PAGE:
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Sunday, November 19, 2006


Goodbye, I'll be back later

I have come to realize that one of my greatest joys in Cambodia is to get on my bicycle and take a ride through some of the villages in Kompong Chhnang province. Many of the houses have just one room. There might be three generations living in the one house and everyone sleeps in that one room. Cooking and bathing and most other activities are done outside. And on hot days of course everyone is outside.

As I ride my bicycle past them, almost everyone says 'hello'. They don't often get a Westerner riding through their village. Some beckon to me to stop and we have a conversation as best as we can with my limited Khmer. At least I can say more than most of them can say in English. Apart from 'hello', most only know 'What is your name?'

My response these days is to reply in Khmer, 'Kngnom ch'mor John. Joh neak ven?'

They enthusiastically engage in conversation and it's not long before the Khmer goes way beyond me.

On the day I took this photo I had my camera around my neck. I managed to pick up the word 'tort' and asked 'Twer roop tort?' Which I later discovered was very bad Khmer. But they understood so this lot all posed for a photo.

I'm moving on now. I'll miss these people but I'll be back.


On the way in to Phnom Penh on Friday I noticed that the floodwaters on the Tonle Sap have dropped by about three metres from what they were just two weeks ago—still a long way to go.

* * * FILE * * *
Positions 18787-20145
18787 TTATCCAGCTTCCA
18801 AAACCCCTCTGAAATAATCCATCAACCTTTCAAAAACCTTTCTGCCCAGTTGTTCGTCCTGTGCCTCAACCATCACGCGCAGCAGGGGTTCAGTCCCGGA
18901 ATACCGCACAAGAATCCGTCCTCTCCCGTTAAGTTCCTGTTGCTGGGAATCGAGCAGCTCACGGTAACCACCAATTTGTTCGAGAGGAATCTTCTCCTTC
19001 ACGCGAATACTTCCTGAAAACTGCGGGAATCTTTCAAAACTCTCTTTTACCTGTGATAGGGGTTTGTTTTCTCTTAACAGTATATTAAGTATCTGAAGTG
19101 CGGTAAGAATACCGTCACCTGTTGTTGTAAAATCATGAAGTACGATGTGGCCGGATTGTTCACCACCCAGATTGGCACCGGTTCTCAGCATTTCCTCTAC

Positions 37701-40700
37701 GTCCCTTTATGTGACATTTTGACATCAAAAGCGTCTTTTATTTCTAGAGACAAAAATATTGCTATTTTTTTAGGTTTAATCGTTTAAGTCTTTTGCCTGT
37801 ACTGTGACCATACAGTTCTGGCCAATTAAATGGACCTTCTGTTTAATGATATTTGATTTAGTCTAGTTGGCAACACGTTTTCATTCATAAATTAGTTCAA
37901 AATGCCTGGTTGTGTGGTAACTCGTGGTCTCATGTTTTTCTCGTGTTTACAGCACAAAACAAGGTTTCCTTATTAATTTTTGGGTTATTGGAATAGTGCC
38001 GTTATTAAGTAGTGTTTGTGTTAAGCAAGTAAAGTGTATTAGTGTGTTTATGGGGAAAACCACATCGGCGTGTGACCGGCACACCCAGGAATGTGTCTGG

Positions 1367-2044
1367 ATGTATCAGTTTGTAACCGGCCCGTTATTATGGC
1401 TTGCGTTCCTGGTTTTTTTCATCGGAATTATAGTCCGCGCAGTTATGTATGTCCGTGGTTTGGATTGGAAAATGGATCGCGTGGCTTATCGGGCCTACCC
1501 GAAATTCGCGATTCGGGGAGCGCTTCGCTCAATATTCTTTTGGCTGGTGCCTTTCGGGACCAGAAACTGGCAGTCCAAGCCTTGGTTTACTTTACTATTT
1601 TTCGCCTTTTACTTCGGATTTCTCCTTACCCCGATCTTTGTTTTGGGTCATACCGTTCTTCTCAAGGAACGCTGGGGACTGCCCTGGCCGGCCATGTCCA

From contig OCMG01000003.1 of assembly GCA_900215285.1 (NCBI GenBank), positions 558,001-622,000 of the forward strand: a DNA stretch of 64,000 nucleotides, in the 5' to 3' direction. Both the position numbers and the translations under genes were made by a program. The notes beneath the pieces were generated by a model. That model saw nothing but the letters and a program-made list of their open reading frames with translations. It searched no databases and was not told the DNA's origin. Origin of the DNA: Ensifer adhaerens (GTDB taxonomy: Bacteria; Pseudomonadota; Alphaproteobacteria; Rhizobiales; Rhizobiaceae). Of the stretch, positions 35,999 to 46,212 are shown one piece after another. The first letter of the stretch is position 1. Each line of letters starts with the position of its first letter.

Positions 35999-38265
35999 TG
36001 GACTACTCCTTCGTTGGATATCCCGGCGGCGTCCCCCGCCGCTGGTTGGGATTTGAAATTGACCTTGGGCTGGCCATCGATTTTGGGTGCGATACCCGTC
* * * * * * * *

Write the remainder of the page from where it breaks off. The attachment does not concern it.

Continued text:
I spent Friday night in Phnom Penh. The guest house arranged for a tuk tuk to pick me up Saturday at 6.30 am. When it hadn't arrived by 6.45 pm I took a motorcycle taxi. Between the two of us we managed my three bags. That sort of overloading is normal in Cambodia. He drove flat out through the busy morning traffic with his horn blaring, stopping for only one red light. He drove through the others. I even managed to find a free hand when my phone rang—one of my students saying goodbye.

We arrived at Pochentong airport and I was surprised to see that it has been modernized since I arrived in February. I flew with Air Asia which I recommend for anyone on a budget. The planes and service are better than at least one other airline that charges many times more. I was a little concerned about the weight in my pack as they have a 15 kilo limit. Fortunately it came to 14.7. No hassles.

I flew into the huge new Suvarnabhumi (say Su-wa-na-phum) airport in Bangkok. It is very efficient. Immigration gave me no trouble and did not even ask to see the ticket for my onward flight. Customs was equally as simple. My friend, Ead, arrived to collect me soon after I was cleared.

So now I'm back eating Thai food and trying to not speak Khmer, which seems to be coming out of me automatically. I plan to see a bit of Thailand over the next few weeks and should be able to report no less often than I have from Cambodia.

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